Training Montages From The ‘Rocky’ Franchise, Ranked From Best To Worst

On December 3, Rocky turned 40 years old, providing us with a reasonable enough excuse to rant about the truly remarkable training montages that have popped up throughout the franchise, but both happening together almost feels like a sign. We must discuss the Rocky training montages. We have to.

So, let’s do that. Here are the six main training montages from the first six films (excluding Creed), ranked from mountain-climbing best to unspeakable, unspeakable worst.

Rocky IV

A few notes:

  • This video actually contains the two (2) training montages that take place in Rocky IV. It does not contain the other montage from Rocky IV, where Rocky drives his exotic sports car through Philly to the song “No Easy Way Out.” There are so many montages in Rocky IV.
  • I love that this movie starts with Rocky as a retired millionaire with a personal robot and ends with him defeating the giant Soviet Adonis who punched his best friend to death, all thanks to a training regimen that relies heavily on tactics such as “moving some big rocks around.”
  • It’s fun to imagine Rocky catching pneumonia on the mountain and having to cancel the fight after all that.
  • It’s also fun to imagine the meltdown ESPN’s talking heads would have over this fight and his training methods if it took place today. (“Skip. Now you KNOW I’m from Philly. I LOVE Rocky. LOVE him. But you simply CAN NOT defeat a giant Russian by moving some rocks around. CAN’T DO IT.”)
  • The funniest thing to happen in any movie ever is Rocky IV demonizing Drago and the Russians as dirty steroid-abusing cheaters while Stallone’s veins are sticking out of his comically sculpted muscles so far that they look like mountain ranges on a topographical map.

Number one with a bullet.

Rocky III

Okay, here’s what I want you to do: Picture yourself at the beach. It’s a beautiful California morning. You’re spread out on your towel, slathered in skin-protective goop. The sun feels warm on your face, the salty ocean breeze is blowing over you gently. Maybe you’re reading a book, or watching your little ones make sand castles. Standard, normal beach activity. Then, out of nowhere, the two most famous boxers in the world — sworn enemies until very recently — go screaming past you in a heated foot race while wearing tank tops and short shorts, and then they begin hugging and splashing in the shallow water like two children whose parents have just told them they are going to Disney World. Picture your face when you witness this. Picture the faces of everyone around you when they realize this is what’s happening. Picture the whole scene.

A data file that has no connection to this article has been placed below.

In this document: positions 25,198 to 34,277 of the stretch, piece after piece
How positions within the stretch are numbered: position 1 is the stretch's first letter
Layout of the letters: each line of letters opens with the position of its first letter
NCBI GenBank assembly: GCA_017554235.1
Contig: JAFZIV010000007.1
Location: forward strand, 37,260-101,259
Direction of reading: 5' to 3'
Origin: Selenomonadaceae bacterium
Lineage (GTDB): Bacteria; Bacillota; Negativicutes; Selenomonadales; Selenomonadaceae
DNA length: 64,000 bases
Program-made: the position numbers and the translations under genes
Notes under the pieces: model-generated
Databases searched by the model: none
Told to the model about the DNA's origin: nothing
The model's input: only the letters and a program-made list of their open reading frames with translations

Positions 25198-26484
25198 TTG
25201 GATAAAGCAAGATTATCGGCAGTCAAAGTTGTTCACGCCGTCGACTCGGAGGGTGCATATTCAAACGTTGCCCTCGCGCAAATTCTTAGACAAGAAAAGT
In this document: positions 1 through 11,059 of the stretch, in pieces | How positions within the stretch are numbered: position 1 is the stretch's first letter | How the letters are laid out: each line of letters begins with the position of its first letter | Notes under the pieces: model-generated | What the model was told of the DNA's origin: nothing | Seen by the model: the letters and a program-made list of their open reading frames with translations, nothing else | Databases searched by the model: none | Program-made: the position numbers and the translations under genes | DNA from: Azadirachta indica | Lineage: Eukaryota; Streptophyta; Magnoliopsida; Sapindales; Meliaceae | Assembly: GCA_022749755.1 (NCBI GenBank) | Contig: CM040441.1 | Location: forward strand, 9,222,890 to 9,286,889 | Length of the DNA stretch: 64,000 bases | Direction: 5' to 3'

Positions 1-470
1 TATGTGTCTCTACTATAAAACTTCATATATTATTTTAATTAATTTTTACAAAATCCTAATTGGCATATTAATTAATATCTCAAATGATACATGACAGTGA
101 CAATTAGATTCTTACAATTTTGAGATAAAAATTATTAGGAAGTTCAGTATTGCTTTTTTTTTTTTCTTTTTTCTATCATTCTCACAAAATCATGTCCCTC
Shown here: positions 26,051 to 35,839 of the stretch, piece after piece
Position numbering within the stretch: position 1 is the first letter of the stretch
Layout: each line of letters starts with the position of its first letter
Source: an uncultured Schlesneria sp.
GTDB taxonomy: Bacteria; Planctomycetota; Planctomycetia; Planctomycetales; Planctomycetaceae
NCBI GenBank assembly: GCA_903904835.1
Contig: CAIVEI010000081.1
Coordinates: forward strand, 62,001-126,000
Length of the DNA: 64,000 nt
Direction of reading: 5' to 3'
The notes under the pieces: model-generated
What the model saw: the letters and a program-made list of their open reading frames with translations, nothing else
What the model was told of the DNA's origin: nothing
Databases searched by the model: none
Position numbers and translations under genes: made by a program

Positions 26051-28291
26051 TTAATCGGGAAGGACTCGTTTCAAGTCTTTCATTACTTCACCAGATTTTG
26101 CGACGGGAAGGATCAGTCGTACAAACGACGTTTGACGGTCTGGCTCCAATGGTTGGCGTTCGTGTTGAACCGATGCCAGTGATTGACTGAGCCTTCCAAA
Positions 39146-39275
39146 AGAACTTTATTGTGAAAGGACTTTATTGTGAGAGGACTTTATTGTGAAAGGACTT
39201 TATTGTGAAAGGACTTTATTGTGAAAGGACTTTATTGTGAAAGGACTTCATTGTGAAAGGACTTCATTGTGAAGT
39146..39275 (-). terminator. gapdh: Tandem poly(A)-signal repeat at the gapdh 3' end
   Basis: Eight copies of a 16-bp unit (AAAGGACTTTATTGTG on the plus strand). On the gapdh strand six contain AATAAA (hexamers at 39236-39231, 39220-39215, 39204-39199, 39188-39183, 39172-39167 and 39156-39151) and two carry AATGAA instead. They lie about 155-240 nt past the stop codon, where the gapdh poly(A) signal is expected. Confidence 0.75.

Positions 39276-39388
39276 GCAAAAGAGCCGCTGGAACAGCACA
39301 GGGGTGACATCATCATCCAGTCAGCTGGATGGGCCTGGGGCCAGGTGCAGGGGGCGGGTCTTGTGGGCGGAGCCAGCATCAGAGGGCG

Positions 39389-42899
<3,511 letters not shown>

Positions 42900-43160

Rocky III is a good movie.

Rocky II

There’s lots to love about the Rocky II training montage. There’s him training by basically just banging garbage with a hammer at the junkyard, and him carrying a log around South Philly, and a brief interlude in the middle where he cares for his baby. Fine, great, wonderful.

But the montage reached a whole new level of insanity when Dan McQuade of Philly Mag mapped out Rocky’s big run through the streets of Philly and discovered that it checked in at more than 30 miles. Thirty miles! And the best part is that the children running behind him are with him for something like 17 of those miles. If this movie were at all accurate, Apollo would have pulverized a wobbly-legged Rocky in Round 1 and Philadelphia would have been littered with the bodies of children who died of exhaustion on the sidewalk.

Rocky Balboa

It’s probably out-and-out blasphemy to rank this one ahead of the one from the original, but I’m doing it anyway because this one leads with the “hurtin’ bombs” speech, and I love any montage that prominently features the phrase “hurtin’ bombs.”

“You know all there is to know about fighting, so there’s no sense us going down that same old road again. To beat this guy, you need speed. You don’t have it. And your knees can’t take the pounding, so hard running is out. And you got arthritis in your neck. And you’ve got calcium deposits on most of your joints, so sparring is out. So, what we’ll be calling on is good old-fashioned blunt-force trauma. Horsepower. Heavy-duty, cast-iron, pile-driving punches that will have to hurt so much they’ll rattle his ancestors. Every time you hit him with a shot, it’s gotta feel like he tried kissing the express train. Yeah! Let’s start building… some hurtin’ bombs.”

And how does one build hurtin’ bombs, you ask? Well, by jogging with dogs and flinging a keg around. Obviously.


The first training montage in the Rocky franchise — the one that spawned all the others — really isn’t all that great, if we’re being honest with ourselves. It was impressive at the time, surely, what with the drinking raw eggs and running up the art museum steps and whaling away on a slap of beef while guitars wail away in the background, but it all seems so simple in hindsight. I mean, scroll back up and look at the things Rocky went on to do. Mountain climbing in Russia! Beach races in California! Hurtin’ bombs! It’s like going to a car museum and hearing someone explain that one of the models was the first to exceed 50 mph. You’re like, “Yeah, cool, but my used Dodge Neon hit 85 on the way over here.” It’s the nature of evolution.

Rocky V

Nope. Let’s not discuss any of this. Thanks.